Folks -- in the Appalachian Yankee states of Maryland, New York, Ohio, and Pennsylvania -- often pronounce “Appalachian” with the soft sound, unlike we do, here in northeast Tennessee. That's their right. It's still a fairly free country -- at least for now. This article does not critique how they say the word. It does, however, critique Appalachian Yankees, when they try to impose their pronunciation on us here! Y'all up north say it how you choose. Honor how we, down here, choose to say it -- even if we visit or move up there!

Previous Articles

This website has made two previous attempts to educate, on how to pronounce “Appalachian.” In fact, the very first article that I published is titled “How to Pronounce 'Appalachian' (published 3/6/2006; inaugural article).” That article, of over 17 years ago, still draws views, almost daily. It's still the most viewed article, on this website, with over 12,540 views, as of 9/12/2023. It has garnered 35 comments, so far. I wrote the article, with my sarcastic tongue placed firmly in my cheek. Notably, the wiser Merriam-Webster Dictionary now defines “Appalachian” as “a native or resident of the Appalachian mountain area.” Seventeen years ago, the definition was “a white native or resident of the Appalachian mountain area.” Did my article motivate those folks to remove the word “white?” I hope so!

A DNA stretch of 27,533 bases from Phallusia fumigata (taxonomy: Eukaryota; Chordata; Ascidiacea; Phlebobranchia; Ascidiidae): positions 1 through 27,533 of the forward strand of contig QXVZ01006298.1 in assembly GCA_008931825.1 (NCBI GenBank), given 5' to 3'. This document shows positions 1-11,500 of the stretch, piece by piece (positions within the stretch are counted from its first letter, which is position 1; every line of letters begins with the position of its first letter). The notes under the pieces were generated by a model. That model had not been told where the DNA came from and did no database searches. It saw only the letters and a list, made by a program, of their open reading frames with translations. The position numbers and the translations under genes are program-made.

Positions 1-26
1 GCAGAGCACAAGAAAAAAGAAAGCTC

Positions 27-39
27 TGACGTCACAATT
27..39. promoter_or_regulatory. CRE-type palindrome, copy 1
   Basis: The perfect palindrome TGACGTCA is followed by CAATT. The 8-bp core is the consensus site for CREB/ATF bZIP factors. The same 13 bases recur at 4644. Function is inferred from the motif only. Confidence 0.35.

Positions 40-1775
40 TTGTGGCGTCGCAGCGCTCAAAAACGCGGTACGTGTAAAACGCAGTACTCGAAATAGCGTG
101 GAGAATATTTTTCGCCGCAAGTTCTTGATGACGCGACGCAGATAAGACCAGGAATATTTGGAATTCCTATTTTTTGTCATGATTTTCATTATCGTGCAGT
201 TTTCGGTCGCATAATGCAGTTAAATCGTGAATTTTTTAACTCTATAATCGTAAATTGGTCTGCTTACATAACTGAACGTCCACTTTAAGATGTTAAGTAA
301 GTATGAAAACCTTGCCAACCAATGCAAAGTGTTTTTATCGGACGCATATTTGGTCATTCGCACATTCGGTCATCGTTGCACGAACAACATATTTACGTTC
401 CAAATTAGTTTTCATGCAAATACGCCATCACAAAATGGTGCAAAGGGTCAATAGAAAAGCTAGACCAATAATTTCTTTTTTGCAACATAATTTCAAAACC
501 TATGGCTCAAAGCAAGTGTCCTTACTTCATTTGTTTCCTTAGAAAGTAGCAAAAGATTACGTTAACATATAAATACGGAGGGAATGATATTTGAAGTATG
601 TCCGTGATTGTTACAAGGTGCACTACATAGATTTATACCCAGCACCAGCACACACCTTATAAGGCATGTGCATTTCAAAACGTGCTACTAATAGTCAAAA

The other article, written about three years and nine months after the first, revisited the inaugural article. It's titled “How to Pronounce 'Appalachian' - Revisited (published 12-12-2009; updated 11-20-2022).” The article is my reply to two comments, on the first article. You'd have to find and read those comments, in the first article, to understand the revisited article. As of 9/12/2023, this article has had over 1,755 views.

Those articles include only my written instructions. This article includes the embedded podcast of my verbal guidance.

Two Other Podcasts